Prayer is spiritual warfare and it is not easy, but when we have Jesus and the Holy Spirit as intercessors, we can become effective intercessors ourselves for the those who need us to pray for them.

We must take the promise of prayer for others very seriously and ground ourselves in the teaching of Scripture that Jesus and His Holy Spirit will intercede for our prayer subject!

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7 comments on “The Promise of Prayer

  1. It is indeed sad when we make promises we cannot keep. It’s out fast-paced, impersonal, irresponsible and individualistic society that we live in that has much to do with our behavior.

    Many times I’ve been asked the question “how are you?” I once asked someone if they want the short version or the long version.

    It comes up a lot in interviews on television and radio. The reporter or interviewer will often say, “Are you suggesting that…..?” The irritable part of me wants to answer, “I am not only suggesting it I am plainly saying it.” The dynamic of using the word “suggest” implies we cannot really speak the truth or know it, we can only “suggest” it. Some seem to live in a world where nothing is certain, (except that nothing is certain) and thus we can only “suggest.” It is an attitude of cultivated uncertainty.

    This excerpt below illustrates another example of relativity/irresponsibility:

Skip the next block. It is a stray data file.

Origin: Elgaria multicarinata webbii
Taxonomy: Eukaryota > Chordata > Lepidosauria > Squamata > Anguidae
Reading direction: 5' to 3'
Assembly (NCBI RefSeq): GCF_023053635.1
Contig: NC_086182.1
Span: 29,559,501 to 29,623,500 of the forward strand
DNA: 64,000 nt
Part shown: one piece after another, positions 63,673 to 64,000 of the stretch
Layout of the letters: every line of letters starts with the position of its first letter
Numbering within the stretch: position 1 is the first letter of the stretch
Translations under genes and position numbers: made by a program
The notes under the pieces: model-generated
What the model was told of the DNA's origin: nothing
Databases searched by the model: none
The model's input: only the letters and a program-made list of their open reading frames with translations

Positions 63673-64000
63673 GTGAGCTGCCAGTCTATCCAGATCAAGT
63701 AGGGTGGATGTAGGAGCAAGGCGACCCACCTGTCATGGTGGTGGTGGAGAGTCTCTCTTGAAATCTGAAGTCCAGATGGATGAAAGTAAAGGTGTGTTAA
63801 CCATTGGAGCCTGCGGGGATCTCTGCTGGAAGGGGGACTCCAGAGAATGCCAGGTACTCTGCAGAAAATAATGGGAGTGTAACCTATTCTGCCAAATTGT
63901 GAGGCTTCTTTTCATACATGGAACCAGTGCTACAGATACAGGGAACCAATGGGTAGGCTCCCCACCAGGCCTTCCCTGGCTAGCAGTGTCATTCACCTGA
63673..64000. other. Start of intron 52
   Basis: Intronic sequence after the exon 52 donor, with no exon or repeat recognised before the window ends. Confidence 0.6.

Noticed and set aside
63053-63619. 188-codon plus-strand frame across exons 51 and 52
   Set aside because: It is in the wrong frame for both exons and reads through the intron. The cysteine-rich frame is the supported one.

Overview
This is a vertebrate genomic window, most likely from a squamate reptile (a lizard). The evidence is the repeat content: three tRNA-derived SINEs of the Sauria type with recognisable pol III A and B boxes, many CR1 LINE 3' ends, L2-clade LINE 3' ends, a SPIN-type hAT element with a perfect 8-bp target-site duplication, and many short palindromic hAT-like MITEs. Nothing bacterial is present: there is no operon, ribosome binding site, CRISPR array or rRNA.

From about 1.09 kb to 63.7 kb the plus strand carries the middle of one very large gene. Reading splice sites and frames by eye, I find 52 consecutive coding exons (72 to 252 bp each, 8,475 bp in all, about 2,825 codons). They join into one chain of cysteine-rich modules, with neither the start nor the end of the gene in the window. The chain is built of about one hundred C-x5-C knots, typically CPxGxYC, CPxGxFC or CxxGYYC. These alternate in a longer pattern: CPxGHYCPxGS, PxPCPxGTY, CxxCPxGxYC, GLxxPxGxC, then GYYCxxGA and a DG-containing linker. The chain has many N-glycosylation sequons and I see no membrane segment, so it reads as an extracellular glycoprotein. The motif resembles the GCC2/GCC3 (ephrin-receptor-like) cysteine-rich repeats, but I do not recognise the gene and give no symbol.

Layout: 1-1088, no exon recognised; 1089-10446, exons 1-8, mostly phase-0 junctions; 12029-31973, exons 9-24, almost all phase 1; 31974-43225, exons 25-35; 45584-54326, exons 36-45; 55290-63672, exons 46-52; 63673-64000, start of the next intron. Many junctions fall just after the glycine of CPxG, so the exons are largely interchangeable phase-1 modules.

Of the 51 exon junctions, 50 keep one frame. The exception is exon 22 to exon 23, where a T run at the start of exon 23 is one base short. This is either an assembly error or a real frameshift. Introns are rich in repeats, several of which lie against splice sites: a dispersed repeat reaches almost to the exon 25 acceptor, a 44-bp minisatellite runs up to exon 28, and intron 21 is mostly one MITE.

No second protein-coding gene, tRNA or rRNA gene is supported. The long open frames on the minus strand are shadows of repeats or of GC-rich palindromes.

Another annoying little word that has crept into the vocabulary of many, especially younger people, is the word “like.” As in: “It’s like, y’know”. Or when asked an ordinary question such as “Why didn’t you do your homework?” The answer may come back, “Well, y’know it’s like, I was busy?” At one level the over use of the word “like” is just an annoying and unconscious habit. But it also seems to flow from the climate of cultivated uncertainty. Instead of something being what it actually is, it is “like” something. So instead of the student simply declaring, “I was busy and neglected to do my homework, for which I take responsibility” they say rather, “It was, like, I was busy.” But what does “like being busy” amount to and how does it differ from actually being busy? This habit of using “like” comes from a culture which says “Don’t actually say what you mean, be vague and uncertain. After all nothing is really all that clear. Nothing really is what it is, it’s just like something else. Using “like” also helps a person evade direct responsibility for what they actually do.